• Fuddruckers
  • Hometown Buffett
  • L&L's Hawaiian Food
  • Denny's

Sports[edit]

  • The Mira Mesa Youth Baseball League (MMYB) serves boys and girls age 4-16 and is operated entirely by volunteer parents. MMYB is governed by the Official Rules of Major League Baseball and PONY Baseball rules and regulations.[6]
  • Mira Mesa AYSO Region 285 soccer program is open to all children between 4 and 19 years of age.[7]
  • Mira Mesa girls softball, for ages 12 and under, won the state championship 1999, 2005 and 2006.[8]
  • The Mira Mesa Chargers is a non-profit organization that teaches the fundamentals of football and cheer to kids 5-15.[9] The Chargers Youth Football and Cheer Coach, Roger Dixon, was recognized by the San Diego Chargers with their Community Quarterback award in 2011 recognizing his "extraordinary dedication to the children in the community."[10]

Community events[edit]

Mira Mesa Street Fair
  • The Mira Mesa Street Fair is held the third Saturday in September on Camino Ruiz on the block just north of Mira Mesa Boulevard. The fair is sponsored by the Mira Mesa Town Council.[11]
  • On the Fourth of July, a parade runs through town on Mira Mesa Boulevard, then turns on Camino Ruiz. A Family Fun Day follows in the Mira Mesa Community Park with games, booths and rides for the children. In the evening a fireworks display is accompanied by music from the radio station KyXy 96.5. The fireworks are located at Mira Mesa Senior High School
  • Halloween is celebrated at Mira Mesa Recreation Center.
  • There is a Monster Manor,[12] a "haunted house" located in the Target parking lot.
  • Each June Philippine Independence Day celebrates the anniversary of Philippine Independence from Spain. The festivities include a day of music, cultural shows, dance performances, talent competition, exhibits, food, guest speakers and rides for kids. It takes place every summer at the Mira Mesa Community Park and is hosted by the Emilio Aguinaldo Foundation.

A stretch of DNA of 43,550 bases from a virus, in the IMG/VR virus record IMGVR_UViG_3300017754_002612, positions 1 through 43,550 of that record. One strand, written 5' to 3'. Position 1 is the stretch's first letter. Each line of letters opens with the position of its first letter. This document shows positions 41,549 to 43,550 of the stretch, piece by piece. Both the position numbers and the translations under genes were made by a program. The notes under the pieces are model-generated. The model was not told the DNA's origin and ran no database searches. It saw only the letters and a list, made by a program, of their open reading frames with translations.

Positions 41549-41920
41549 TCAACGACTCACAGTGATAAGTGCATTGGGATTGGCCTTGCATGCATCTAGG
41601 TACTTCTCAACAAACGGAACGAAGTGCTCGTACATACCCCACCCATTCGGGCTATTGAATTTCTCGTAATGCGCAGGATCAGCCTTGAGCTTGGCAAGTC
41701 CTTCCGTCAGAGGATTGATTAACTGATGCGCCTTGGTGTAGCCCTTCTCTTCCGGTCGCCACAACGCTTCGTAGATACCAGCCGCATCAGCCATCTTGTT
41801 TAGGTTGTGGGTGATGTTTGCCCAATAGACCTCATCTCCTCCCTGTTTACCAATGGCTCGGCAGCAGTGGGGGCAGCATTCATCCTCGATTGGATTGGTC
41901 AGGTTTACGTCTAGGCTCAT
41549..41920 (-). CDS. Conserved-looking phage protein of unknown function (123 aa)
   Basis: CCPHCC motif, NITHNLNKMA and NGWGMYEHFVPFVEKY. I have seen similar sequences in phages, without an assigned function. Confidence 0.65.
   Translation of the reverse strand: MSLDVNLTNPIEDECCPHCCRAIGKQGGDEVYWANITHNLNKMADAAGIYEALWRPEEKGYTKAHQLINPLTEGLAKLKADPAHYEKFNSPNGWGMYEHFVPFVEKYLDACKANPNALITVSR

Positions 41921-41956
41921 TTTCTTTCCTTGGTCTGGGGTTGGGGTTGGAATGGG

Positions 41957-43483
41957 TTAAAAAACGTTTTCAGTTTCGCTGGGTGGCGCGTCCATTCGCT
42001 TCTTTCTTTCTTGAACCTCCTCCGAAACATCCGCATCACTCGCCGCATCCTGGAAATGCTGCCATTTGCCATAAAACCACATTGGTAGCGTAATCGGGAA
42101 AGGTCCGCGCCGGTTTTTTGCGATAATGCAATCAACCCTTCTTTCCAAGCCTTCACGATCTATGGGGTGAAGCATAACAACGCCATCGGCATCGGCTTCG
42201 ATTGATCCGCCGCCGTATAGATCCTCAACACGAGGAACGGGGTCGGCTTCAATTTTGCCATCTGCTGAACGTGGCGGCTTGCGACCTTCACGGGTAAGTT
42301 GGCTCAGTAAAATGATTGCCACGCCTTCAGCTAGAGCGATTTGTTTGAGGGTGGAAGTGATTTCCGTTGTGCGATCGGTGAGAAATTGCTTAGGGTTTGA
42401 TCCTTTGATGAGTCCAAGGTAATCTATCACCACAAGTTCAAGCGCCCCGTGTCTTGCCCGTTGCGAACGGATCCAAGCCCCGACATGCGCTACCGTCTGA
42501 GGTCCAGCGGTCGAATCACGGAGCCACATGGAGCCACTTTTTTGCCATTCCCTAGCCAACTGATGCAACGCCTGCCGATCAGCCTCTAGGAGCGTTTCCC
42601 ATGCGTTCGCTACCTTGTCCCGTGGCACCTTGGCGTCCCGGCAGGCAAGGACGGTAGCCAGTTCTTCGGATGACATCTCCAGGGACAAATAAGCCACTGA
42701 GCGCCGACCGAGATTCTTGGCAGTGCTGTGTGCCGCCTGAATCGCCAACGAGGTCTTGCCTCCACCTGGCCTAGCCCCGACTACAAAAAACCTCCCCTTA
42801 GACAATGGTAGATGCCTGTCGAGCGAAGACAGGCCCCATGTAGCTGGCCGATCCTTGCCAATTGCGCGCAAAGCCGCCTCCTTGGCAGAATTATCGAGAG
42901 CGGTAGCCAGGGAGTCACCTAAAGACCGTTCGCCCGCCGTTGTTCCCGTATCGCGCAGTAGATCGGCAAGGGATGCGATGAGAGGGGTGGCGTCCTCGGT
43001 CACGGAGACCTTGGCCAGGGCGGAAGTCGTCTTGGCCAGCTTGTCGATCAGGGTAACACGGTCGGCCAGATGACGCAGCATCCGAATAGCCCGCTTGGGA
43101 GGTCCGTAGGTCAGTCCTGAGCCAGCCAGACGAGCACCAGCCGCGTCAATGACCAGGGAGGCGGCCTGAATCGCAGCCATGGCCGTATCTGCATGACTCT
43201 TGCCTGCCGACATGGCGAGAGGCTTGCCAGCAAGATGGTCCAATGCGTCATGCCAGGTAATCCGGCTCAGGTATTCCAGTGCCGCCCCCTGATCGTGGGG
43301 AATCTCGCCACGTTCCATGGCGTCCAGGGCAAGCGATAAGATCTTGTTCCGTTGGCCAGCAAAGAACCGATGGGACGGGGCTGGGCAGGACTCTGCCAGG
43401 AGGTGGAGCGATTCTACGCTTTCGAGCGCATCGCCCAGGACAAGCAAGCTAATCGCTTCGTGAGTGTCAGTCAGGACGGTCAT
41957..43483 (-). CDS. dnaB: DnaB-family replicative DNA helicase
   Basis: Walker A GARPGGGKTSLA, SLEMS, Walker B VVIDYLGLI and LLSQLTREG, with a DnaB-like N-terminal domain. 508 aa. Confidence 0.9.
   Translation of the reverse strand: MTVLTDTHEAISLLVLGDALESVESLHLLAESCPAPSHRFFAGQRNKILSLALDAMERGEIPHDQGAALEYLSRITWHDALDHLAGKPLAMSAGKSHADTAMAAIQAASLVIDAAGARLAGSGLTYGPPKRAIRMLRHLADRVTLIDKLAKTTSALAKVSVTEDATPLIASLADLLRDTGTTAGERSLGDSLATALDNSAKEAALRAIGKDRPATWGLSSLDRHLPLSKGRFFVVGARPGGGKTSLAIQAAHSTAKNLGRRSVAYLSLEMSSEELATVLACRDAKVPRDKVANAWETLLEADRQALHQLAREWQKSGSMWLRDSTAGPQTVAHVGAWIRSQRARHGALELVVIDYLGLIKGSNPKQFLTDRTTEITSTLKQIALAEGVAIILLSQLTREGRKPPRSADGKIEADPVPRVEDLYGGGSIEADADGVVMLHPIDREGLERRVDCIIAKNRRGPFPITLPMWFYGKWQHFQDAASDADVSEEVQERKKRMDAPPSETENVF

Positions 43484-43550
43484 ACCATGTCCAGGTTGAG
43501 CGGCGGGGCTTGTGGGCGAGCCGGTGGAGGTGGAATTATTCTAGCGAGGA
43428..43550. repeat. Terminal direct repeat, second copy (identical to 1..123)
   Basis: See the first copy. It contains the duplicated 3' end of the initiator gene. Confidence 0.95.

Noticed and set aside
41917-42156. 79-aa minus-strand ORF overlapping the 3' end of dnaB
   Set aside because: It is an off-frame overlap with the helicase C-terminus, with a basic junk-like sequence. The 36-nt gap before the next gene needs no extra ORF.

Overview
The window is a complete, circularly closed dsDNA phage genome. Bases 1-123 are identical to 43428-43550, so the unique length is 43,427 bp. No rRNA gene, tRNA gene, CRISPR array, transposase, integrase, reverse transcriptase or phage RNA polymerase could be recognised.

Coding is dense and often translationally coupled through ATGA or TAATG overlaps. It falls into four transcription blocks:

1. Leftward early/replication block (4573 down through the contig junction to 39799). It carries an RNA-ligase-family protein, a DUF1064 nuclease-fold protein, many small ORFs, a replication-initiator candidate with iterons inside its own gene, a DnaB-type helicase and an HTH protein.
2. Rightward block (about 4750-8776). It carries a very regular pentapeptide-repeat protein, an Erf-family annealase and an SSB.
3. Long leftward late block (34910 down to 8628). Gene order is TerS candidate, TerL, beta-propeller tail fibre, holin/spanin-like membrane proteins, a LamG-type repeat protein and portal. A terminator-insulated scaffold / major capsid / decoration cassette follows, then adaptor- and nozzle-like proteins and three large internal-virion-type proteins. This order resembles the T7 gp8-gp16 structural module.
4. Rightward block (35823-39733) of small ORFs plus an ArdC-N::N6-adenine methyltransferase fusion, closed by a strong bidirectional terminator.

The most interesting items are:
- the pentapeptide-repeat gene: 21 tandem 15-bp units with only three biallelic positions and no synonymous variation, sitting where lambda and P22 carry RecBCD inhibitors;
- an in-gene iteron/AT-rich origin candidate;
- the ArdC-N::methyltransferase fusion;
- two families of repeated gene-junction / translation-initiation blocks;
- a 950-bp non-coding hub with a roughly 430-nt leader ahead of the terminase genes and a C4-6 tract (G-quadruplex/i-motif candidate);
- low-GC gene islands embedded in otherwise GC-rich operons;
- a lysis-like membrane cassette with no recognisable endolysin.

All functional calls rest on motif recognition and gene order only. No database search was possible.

• Every Thursday night, groups of motorcycle riders gather just off of Mira Mesa Blvd (Albertson's/Home Depot shopping center). This is known as "Mira Mesa Bike Night" (MMBN) and is typically a fairly large gathering, attracting over 100 bikers during the warm-weather months.
  • "Mira Mesa Living,"[13] a community newspaper publishing local news and events, started publication bimonthly in July 2010. The previous community newspaper, the Mira Mesa Scripps Ranch Sentinel, stopped publication in July 2009.
  • The Epicentre[14] teen center is a music venue by night. There are often concerts each week.

Schools in Mira Mesa[edit]

Private schools[edit]

  • Good Shepherd Catholic School[15]
  • Christ the Cornerstone Academy[16]
  • Rainbow Kids Integral Preschool[17]
  • Mira Mesa Christian School[18]

Elementary schools[edit]

  • Ericson Elementary School[19]
  • Hage Elementary School[20]
  • Hickman Elementary School[21]
  • Mason Elementary School[22]
  • Sandburg Elementary School[23]
  • Walker Elementary School[24]

Middle schools[edit]

  • Challenger Middle School[25]
  • Wangenheim Middle School[26]

High schools[edit]

Junior colleges[edit]

Public safety[edit]

Mira Mesa has two fire stations and is served by the San Diego Police Department Northeastern Division.[29]

SDFD Fire Station # 38

Fire service is provided by the San Diego Fire-Rescue Department Fire Station 38 and fire station 44. Fire Station 38, which includes Engine 38, Truck 38, and Paramedic 38 is located on New Salem Street near the main Mira Mesa park and Recreation Center. Fire station 44 is located at the corner of Black Mountain Road and Maya Linda Road. It includes Engine 44, Truck 44, and HAZMAT 1 and 2.[29]

Notable people from Mira Mesa[edit]

References[edit]

External links[edit]

Coordinates: 32°54′59″N 117°8′39″W / 32.91639°N 117.14417°W / 32.91639; -117.14417